Items tagged with Programming

We're still waiting for this so-called Hulu Plus subscription to go into effect, but while everything's still free, we'll try to pretend that Hulu is just updating their video player out of the kindness of their heart. There's no certain indication that this overhaul is leading up to a paid option for select "premium" content, and it's nice to see a company such as Hulu making it easier for consumers to enjoy content. The company has rolled out a slew of new improvements to their video player this week, with a few changes in particular really setting the bar high for everyone else to match. The new player is not only more streamlined, but it's actually larger and less convoluted. A lot of behind... Read more...
If we didn't know any better, we would assume that James Cameron, the guy who directed Avatar, Titanic, and loads of other mega-hits, was a paid spokesperson for 3D. Every place we turn, it's James talking good about 3D, with never a negative thing to say about the format. Without a doubt, James is the most prominent proponent of 3D, and even with the famed Roger Ebert saying that he "hates" 3D and thinks consumers should too, Cameron is plugging away. 3D HDTVs Pushed Hard at CES 2010 in Las Vegas At this point, it's pretty transparent. Basically, Cameron has now stated a a technology forum in South Korea that 3D will "will replace 2D as the standard, mainstream format for film, television and... Read more...
Boxee has quickly grown from a niche application meant only for Mac users to a Web content portal that everyone wants a piece of. Even D-Link, who agreed to create a uniquely shaped set-top box earlier in the year meant specifically for putting Boxee on the television and giving consumers the ability to finally squash their cable bill. We already heard that Boxee could be coming soon to mobile, and now there's even better news for those who really hope to see the company stick around: they're getting closer to finding a true revenue stream. The company already stated that they wanted to give users access to more and more premium content to supplement the free offerings, and today they're announcing... Read more...
Now that you've been sucked in and have grown hopelessly addicted to Hulu, it looks like you may have to pay in order to continue getting "your fix." Since its introduction, Hulu has been free to end-users. They simply logged on, selected a show, and enjoyed the stream (so long as they watched the ads). It felt somewhat too good to be true, but given the general push to consume content in atypical ways, we figured it may just be the way of the future. Now, we get the feeling that we may have made that assumption too soon. According to a report at the Los Angeles Times, Hulu may only be totally free for another month or so. Starting on May 24th, Hulu Plus may become a reality. The story goes something... Read more...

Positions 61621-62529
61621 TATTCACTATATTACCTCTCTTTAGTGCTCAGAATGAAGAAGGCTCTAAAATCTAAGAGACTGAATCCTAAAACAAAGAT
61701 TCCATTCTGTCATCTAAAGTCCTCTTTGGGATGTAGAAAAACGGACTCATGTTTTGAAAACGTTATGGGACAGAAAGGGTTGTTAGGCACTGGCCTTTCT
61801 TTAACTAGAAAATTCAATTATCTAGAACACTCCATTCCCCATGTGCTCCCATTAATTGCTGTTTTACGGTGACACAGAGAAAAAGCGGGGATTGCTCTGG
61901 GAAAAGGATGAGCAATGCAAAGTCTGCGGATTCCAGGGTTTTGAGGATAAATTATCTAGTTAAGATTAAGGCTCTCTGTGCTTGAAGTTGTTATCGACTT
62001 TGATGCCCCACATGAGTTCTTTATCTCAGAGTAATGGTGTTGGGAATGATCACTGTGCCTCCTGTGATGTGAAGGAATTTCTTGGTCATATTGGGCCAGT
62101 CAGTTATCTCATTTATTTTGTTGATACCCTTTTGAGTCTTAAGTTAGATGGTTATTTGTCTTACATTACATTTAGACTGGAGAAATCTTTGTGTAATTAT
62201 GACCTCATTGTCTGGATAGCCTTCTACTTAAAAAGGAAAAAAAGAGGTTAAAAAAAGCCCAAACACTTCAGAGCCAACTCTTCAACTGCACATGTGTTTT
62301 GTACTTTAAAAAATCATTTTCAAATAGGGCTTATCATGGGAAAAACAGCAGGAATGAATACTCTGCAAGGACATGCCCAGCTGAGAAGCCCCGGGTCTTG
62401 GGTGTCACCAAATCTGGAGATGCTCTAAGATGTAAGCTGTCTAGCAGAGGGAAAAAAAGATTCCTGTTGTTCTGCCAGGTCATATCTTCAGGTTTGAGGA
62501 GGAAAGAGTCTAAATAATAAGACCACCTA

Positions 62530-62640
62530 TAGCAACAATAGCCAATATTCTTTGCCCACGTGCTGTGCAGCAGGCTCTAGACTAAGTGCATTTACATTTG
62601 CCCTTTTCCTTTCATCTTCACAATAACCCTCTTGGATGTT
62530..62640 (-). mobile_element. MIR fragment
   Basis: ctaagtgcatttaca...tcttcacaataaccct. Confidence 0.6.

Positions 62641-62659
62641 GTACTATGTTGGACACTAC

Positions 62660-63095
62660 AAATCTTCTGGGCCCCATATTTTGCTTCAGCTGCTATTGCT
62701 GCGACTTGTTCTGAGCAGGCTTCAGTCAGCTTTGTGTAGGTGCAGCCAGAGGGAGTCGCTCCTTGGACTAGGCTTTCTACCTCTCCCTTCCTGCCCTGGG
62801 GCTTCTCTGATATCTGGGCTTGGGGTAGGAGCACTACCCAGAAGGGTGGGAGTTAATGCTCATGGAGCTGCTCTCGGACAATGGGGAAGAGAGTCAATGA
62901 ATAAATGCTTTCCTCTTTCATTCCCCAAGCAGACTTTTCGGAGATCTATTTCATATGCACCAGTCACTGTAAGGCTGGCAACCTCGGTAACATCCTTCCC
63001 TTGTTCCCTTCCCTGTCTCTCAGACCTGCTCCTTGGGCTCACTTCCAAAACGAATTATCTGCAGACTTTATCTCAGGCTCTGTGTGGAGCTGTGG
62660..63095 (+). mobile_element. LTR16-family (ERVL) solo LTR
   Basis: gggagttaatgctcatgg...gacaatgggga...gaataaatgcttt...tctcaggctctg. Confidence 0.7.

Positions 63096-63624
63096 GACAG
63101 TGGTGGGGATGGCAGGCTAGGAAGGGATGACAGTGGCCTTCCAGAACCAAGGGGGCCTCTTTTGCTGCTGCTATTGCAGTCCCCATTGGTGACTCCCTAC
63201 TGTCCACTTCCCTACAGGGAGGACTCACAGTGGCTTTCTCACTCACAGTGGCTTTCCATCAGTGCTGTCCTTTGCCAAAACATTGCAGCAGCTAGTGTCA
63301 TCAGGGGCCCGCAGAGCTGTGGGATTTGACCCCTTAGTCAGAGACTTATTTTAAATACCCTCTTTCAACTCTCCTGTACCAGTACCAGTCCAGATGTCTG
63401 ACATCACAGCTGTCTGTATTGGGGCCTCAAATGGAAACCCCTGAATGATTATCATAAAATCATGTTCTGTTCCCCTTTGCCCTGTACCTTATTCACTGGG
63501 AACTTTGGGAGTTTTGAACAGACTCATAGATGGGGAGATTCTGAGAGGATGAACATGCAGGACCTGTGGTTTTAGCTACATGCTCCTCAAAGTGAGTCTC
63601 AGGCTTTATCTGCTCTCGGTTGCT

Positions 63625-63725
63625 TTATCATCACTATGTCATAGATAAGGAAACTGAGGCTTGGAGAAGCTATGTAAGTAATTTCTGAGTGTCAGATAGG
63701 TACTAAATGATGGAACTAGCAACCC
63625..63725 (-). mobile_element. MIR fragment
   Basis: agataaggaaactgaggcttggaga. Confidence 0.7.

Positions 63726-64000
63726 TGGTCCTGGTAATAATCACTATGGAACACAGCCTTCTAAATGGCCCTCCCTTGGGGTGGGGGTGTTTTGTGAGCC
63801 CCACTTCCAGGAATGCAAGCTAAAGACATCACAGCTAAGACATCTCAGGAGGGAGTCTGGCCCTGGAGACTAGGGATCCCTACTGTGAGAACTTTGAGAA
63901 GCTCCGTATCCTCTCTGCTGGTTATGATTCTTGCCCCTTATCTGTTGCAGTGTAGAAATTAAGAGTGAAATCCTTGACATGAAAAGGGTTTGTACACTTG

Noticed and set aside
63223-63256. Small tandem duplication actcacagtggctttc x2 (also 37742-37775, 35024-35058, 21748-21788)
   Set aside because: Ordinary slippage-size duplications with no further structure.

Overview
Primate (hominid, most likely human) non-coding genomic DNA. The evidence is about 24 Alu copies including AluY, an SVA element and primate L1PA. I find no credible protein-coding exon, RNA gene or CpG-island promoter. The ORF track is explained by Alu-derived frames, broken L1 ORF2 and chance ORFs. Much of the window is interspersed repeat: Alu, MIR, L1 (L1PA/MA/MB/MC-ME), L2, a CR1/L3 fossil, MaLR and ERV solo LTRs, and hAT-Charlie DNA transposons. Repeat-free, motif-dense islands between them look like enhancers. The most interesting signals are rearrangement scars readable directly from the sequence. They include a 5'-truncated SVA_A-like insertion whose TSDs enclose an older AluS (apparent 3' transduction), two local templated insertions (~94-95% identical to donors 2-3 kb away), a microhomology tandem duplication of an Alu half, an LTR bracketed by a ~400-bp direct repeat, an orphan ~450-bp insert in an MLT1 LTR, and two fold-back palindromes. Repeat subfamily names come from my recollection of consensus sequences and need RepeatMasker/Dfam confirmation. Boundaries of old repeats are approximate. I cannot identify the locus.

Wow. How the times have changed. In 2000, hearing about "HDTV" was rare. You might see one or two big events in HD, and you'd probably have to visit a sports bar or something similar to see it. Most people were still wowed with broadband Internet, and seeing March Madness in 720p was the least of their worries. SD content had worked fine for decades, so why change now?Slowly but surely, big networks began to make the investments required to bring HDTV to the masses, and pay-TV carriers began to offer them. Many charged extra for small "HD tiers," while some bragged about offering HD channels for free. Now, HD isn't just the norm, it's the expectation. Many consumers won't even watch a show if... Read more...
Until now, getting live TV on the iPhone took some effort. There was the SlingPlayer app that enabled SlingPlayer owners the ability to stream their Pay-TV content to their phone, but there wasn't a real substitute for the likes of Sprint TV on the iPhone. But MobiTV is hoping to change that, and their new app--which just got approved and listed in the App Store--is the software to do it. MobiTV brings live TV, sports, breaking news and other entertainment options to iPhone owners, and there's also a user interface that makes it easy to sift through the various portals. Consumers can use the in-app purchasing feature to download an additional content package that includes eight channels of live... Read more...
Do you watch TV online? Even occasionally? All the time? If you're reading this now, there's a better than average chance that you have consumed at least one or two television shows in your lifetime online, and that number is growing fast. More and more people are looking to the Internet to get their entertainment fix, and the reasons are numerous. First, the Internet is more convenient. It's almost everywhere, whereas your 56" HDTV is understandably fixed in your living room. The second reason is cost: watching shows online requires only that you watch ads, whereas cable, satellite and other pay-TV options continue to get more and more expensive.One area that pay-TV companies seem to ignore... Read more...